under the Morris banner, but many Riley 1.5, 2.5, and Pathfinders were built
at Abingdon, in the MG works. Until the very end there was no commonality
between Riley and the rest of the Morris group, and they continued with their
own ideas and designs. Also, much of the design work for MG returned to
Abingdon, but this was until much later.

>>I don't recall ever seeing anything on my J2. I have found numerous MG 
octagon symbols on the most unlikely of places, and even a reference or two 
to EX-120, but never MOWOG.

But then it's hitting -16 degrees (F) with -50 to -70 wind chill 
temperatures here in MinneSNOWta, so I'm not very inclined to go out and lie 
on a cold cement floor to look.

Lew Palmer
32 J2

>>Hey we're HIBERNATING in Wisconsin!

>" In the furor after I accused Cecil Kimber of being a doodler,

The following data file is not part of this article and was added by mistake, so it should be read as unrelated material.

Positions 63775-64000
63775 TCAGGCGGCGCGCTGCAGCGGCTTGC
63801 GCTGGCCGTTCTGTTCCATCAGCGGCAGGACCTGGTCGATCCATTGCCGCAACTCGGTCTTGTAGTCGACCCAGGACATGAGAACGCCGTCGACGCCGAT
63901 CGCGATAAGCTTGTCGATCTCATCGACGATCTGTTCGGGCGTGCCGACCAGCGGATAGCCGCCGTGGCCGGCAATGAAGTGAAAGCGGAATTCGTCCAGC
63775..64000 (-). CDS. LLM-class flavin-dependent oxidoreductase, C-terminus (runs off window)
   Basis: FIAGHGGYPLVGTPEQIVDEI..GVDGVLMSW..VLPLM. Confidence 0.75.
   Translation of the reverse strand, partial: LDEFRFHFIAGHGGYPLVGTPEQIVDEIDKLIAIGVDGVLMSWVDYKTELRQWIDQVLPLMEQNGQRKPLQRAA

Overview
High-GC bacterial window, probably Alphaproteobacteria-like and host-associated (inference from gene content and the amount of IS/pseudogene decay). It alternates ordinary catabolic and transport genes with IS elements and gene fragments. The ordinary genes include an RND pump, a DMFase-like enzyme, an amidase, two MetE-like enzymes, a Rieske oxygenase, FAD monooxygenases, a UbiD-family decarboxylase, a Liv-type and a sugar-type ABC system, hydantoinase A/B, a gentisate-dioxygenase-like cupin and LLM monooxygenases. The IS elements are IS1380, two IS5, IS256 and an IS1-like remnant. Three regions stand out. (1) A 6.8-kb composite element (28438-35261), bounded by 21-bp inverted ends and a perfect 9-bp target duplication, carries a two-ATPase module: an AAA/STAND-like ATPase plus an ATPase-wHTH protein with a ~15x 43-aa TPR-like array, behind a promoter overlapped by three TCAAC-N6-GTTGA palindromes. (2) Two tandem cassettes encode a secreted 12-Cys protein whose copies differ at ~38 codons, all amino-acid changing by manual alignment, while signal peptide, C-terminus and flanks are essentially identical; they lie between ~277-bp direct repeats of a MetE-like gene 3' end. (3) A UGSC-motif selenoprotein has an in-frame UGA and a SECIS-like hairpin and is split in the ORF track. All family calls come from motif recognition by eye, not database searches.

>no one answered my question: has anyone ever seen MOWOG on a pre-war part?"

Well, unlike Lew, I just braved the cold (O.K. it's one degree F or so
here) in the interest of finding the elusive MOWOG on a pre war part.
I had a great idea that I could just pull out the dip stick on the T.B. and
voila there would be MOWOG.  Curiously enough, though, I pulled the dipstick
and saw "EMPTY/HALF/FULL" or something like that, and "ENGINE" followed
by another number.  No MOWOG.  I think I'll crawl back into my cave now.

The search may continue in the spring, if that ever comes.
Bill Putnam

So there you have it Denise, the last word.......MOWOG FOREVER!!!
Now we can get back to the question as to Kimbers doodling :-)
Cheers, Terry

<Prev in Thread] Current Thread [Next in Thread>